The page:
I get, and understand your point. You are correct that the term "abandonware" is tricky. I have endeavored to remain on the legal side, and have done some research before downloading questionable titles.

Quote:
Originally Posted by rjlee View Post
I think that you have the right idea in looking at a more general tool for software cataloguing, not one aimed specifically at one market or type of software. Such a database could be particularly useful to a much larger crowd, which may well include the project you mentioned, as well as commercial companies selling lots of software, and free software projects like GNU [cite-1], who may also have some input into such a project if you can get them interested.
Yep. I'm already working on the project. I've moved it to QBasic though, as the software can be compiled, and I have access to other important functions. I'm intentionally writing in a legacy language, rather than VB or .NET (which I do know), for the nostalgic feeling. The only real issue I have at this time is how to manage the limited memory space available to me in QBasic for my menu items and all their data, as the number of titles can potentially be in the multi-thousands. My current solution is to build using INI style files that are accessed on the fly as menus are selected.

Quote:
Originally Posted by rjlee View Post
Just my thoughts
Much appreciated.

I know I'm writing about QB programming in a Linux forum, but I think I hold a common interest in that I am a developer, contributing to the community. So don't bash me for using an MS product, even if it truly was good back in its day.
 
Old 10-02-2008, 01:54 PM   #7
rjlee
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Quote:
Originally Posted by SlowCoder View Post
I know I'm writing about QB programming in a Linux forum, but I think I hold a common interest in that I am a developer, contributing to the community. So don't bash me for using an MS product, even if it truly was good back in its day.
Slightly off-topic, but my company is still supporting an end-user application written in Microsoft FoxPro for SCO UNIX. I think you probably got the better end of the deal.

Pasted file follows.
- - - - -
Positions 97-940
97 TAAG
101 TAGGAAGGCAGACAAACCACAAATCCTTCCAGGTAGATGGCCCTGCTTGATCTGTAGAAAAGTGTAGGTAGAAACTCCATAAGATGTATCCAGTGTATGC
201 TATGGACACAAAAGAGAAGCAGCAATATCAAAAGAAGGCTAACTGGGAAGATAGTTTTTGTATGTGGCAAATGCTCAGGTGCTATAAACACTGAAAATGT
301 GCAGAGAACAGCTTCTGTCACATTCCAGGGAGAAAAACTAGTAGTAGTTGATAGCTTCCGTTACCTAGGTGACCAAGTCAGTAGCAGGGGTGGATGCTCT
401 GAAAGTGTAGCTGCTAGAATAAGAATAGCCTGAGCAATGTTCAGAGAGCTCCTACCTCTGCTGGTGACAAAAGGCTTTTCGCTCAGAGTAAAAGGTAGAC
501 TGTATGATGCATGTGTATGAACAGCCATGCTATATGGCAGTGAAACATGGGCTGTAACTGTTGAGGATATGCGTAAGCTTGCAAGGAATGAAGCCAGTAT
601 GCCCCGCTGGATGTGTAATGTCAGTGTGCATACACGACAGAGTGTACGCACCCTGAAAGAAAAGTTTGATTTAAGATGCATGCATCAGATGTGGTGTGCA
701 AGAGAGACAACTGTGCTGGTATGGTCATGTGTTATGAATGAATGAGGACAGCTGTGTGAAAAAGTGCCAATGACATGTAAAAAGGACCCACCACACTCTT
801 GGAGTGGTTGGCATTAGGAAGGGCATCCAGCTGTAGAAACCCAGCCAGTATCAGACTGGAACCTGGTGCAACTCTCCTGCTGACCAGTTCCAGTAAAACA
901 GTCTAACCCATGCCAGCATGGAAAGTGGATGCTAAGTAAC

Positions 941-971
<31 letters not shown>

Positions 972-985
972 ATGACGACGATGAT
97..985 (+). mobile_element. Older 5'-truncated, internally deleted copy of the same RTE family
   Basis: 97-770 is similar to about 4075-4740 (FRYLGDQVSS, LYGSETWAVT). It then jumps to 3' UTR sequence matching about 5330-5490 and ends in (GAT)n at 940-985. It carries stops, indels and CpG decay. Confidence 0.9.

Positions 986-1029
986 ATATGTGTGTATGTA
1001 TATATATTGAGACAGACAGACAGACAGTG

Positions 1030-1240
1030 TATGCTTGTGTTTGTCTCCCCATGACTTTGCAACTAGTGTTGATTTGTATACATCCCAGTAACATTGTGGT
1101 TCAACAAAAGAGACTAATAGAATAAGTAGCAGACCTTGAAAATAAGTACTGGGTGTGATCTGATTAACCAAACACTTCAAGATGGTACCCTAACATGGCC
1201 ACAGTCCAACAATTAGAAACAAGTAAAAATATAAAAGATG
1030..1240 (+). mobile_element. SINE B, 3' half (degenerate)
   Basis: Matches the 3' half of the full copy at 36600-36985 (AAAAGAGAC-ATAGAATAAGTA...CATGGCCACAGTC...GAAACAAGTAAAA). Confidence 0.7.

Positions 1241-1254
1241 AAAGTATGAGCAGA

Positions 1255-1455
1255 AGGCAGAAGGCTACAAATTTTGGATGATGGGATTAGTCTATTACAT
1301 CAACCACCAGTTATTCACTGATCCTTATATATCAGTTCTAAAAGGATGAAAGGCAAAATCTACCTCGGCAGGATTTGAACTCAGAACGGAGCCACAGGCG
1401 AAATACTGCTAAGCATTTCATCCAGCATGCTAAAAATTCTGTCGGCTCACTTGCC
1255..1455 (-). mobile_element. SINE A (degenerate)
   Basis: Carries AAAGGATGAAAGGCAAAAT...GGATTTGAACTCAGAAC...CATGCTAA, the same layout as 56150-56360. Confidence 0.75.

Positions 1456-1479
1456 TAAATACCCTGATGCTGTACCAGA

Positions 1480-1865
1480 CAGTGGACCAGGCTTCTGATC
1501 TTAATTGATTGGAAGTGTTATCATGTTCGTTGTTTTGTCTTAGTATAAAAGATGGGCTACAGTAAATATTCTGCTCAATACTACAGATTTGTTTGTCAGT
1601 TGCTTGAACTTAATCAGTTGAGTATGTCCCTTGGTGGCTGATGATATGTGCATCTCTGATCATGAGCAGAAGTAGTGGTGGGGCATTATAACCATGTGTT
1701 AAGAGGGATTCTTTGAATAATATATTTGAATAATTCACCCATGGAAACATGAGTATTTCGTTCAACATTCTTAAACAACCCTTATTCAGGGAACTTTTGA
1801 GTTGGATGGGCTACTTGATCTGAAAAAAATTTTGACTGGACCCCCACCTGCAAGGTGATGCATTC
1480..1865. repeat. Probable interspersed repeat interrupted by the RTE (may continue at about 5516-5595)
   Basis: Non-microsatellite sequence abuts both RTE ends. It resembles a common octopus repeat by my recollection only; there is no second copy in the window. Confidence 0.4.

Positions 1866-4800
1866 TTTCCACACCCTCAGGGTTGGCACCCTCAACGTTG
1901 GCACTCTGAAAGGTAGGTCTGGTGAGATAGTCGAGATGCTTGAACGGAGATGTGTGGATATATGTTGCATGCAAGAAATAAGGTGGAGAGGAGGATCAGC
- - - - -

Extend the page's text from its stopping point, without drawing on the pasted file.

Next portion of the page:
IMHO Microsoft Bashing has little place in a Linux forum. In my experience, very few Linux developers care about Microsoft one way or the other; the emphasis is on creating the best operating system, the market share will take care of itself.
 
Old 10-02-2008, 11:01 PM   #8
sundialsvcs
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Quote:
Originally Posted by rjlee View Post
IMHO Microsoft Bashing has little place in a Linux forum. In my experience, very few Linux developers care about Microsoft one way or the other; the emphasis is on creating the best operating system, the market share will take care of itself.
Fact is, most professional Linux users also use Windows and/or OS/X pretty much on a daily basis. And we are quite likely to understand all three of those systems in very-considerable depth. Our employers or clients run a mixture of equipment types, for a mixture of purposes, in a configuration that has grown organically over time.

If "you're new at this," you might innocently assume that office-desktop machines are "all there is." But that simply isn't the case. Computers are bought and configured to run particular applications for specific purposes, and many types of systems run side by side. The business purpose drives the choice of application, and choice of application drives the choice of operating system ... not the other way around.

Last edited by sundialsvcs; 10-02-2008 at 11:04 PM.
 
Old 10-04-2008, 09:43 PM   #9
dasy2k1
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yeh the one old game i play is a 98% GNUed clone of a peice of abandonware (you still need 5 original files) which are in a legal grey area...

basically both the author and the company that used to distrubute it say that while they still own the coppyright they consider the game dead and have better things to do with their time and money than attempt to enforce it
 
Old 10-07-2008, 01:52 PM   #10
Nightfish
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this is a little offtopic, but has to to with basic... well... with TiBasic.
Anyone know if there's any updates to the TiNspire lately?

Fedora Development

Last edited by Nightfish; 10-22-2008 at 01:54 PM.
 
Old 12-29-2008, 07:14 PM   #11
frenchn00b
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Quote:
Originally Posted by SlowCoder View Post
DOSBox, BASIC and I are friends. I haven't used GWBASIC for many years, but due to nostalgia, am considering fooling around with it a bit.

Problem is, I don't know what to do. What should I write? Any ideas? Anything I do will be released to public domain, not that it really matters.

While I was in high school, I wrote 2 separate programs, the first of which was a flip-book animator, and won 1st place at the local computer fair, The other, a year later, was a paint program, camimg in 2nd due to lack of documentation. . In the early 90's I wrote a rather large scale database program for my employer, which was used for a period of about 9 years.
Ahh yeah nostalgia of basic. I got that too.
Did you try ?
http://www.jaapan.de/extern/uptd_img/gfabasiceditor.gif
http://www.stcarchiv.de/stc2001/img/...dateinamen.gif

the editor was fabulous because you could never type any mistake.
It helped you during coding still unbeatable for that